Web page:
This is not to say that violations of the Court's sequestration order did not occur. The proof well demonstrates that they did, and that several jurors did come into contact with extrajudicial matter. But perfection is far too elusive a standard upon which the fairness of a trial might be judged and sequestration cannot be viewed as "perfection" insurance. Rather, sequestration is but a means invoked by the Court to effectuate the goal of affording a defendant a fair trial by a fair and unbiased jury. Dissatisfied litigants should not, upon the close of their own trial, proceed to try the jury upon assertions of irregularities and hearsay innuendo. In the opinion of this Court, taking into account the myriad of circumstances surrounding the nature and conduct of this trial, Frank Brasco received a fair trial and was found guilty by a fair jury composed of honest, sincere and unbiased people. As Mr. Justice Story, sitting as Circuit Justice in United States v. Gibert, 2 Sumn. 19, 25 Fed.Cas. 1287, 1310 (No. 15,204) (C.C.D.Mass.1834), well stated with respect to a sequestered jury:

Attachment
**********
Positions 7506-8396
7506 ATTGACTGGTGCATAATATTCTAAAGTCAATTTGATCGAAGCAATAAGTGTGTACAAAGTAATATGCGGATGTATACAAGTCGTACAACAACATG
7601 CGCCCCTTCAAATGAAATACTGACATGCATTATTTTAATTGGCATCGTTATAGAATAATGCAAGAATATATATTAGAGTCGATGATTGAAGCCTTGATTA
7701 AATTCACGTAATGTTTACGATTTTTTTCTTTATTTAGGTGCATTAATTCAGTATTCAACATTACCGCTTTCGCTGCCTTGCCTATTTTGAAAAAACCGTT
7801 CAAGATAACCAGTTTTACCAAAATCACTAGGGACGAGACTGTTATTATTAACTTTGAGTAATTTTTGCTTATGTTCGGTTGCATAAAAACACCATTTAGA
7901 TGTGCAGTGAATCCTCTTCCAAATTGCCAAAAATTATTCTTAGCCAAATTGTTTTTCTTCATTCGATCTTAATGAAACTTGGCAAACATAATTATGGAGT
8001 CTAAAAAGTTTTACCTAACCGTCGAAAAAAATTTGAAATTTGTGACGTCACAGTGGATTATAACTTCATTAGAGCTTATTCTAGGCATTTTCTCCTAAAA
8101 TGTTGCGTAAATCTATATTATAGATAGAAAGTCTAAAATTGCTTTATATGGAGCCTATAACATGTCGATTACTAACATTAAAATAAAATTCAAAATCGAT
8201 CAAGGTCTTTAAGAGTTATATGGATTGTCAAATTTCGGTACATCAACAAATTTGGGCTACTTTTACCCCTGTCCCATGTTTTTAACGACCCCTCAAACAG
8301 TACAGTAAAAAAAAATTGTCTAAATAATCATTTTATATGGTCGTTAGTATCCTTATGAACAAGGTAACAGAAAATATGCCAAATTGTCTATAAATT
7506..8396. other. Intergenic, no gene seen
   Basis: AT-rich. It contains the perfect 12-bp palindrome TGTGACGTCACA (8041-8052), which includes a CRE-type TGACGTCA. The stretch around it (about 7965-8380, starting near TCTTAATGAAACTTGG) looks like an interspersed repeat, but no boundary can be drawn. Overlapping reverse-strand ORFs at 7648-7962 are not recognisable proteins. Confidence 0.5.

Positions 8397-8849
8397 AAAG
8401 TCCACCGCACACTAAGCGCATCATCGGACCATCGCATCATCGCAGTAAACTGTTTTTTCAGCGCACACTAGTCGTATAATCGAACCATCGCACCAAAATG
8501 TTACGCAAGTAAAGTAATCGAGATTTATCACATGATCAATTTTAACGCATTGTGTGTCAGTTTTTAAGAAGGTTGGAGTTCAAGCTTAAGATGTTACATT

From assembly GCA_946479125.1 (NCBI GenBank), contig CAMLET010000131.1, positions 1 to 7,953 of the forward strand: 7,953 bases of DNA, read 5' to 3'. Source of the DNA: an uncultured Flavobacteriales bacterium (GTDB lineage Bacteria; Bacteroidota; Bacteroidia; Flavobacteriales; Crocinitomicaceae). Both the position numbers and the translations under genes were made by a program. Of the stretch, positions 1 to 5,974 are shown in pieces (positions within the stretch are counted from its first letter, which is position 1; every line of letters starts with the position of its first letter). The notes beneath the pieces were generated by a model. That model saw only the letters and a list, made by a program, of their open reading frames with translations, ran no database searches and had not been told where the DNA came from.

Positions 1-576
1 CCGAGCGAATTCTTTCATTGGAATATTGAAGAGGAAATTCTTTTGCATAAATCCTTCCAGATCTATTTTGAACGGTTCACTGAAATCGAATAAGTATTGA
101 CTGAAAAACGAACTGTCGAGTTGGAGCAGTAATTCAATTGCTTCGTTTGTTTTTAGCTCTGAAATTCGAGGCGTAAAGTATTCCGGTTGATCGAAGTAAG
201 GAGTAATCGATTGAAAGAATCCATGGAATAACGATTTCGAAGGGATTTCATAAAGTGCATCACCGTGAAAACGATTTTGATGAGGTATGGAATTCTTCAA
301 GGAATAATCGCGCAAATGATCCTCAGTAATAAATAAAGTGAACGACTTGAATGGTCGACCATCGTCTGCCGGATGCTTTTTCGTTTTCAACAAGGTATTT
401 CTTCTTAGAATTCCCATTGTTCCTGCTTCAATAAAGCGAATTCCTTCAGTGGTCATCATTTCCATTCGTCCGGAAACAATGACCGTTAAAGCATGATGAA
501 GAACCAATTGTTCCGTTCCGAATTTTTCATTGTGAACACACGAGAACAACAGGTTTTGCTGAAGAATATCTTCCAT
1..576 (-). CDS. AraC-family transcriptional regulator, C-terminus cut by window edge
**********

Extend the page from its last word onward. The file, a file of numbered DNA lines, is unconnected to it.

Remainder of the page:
We must take things as they are in our days. Juries cannot now, as in former ages, be kept in capital cases upon bread and water, and shut up in a sort of gloomy imprisonment, with nothing to occupy their thoughts. It would probably be most disastrous to the administration of justice, and especially to prisoners, to attempt, in these days, the enforcement of such rigid severities, so repugnant to all the usual habits of life. And for one, I am not satisfied that the irregularity in the present case has been in the slightest manner prejudicial to the prisoners . . . . The indulgence ceased the moment when the charge was given, and the jury were then put upon their own solemn and exclusive deliberations on the case.
It is so ordered.
The relevant portions of Miss Purpo's testimony are as follows:
Q. Did you read some of the article?
A. I didn't read the article but from what I was told by Mr. Hutton, it had to do with the Brasco case.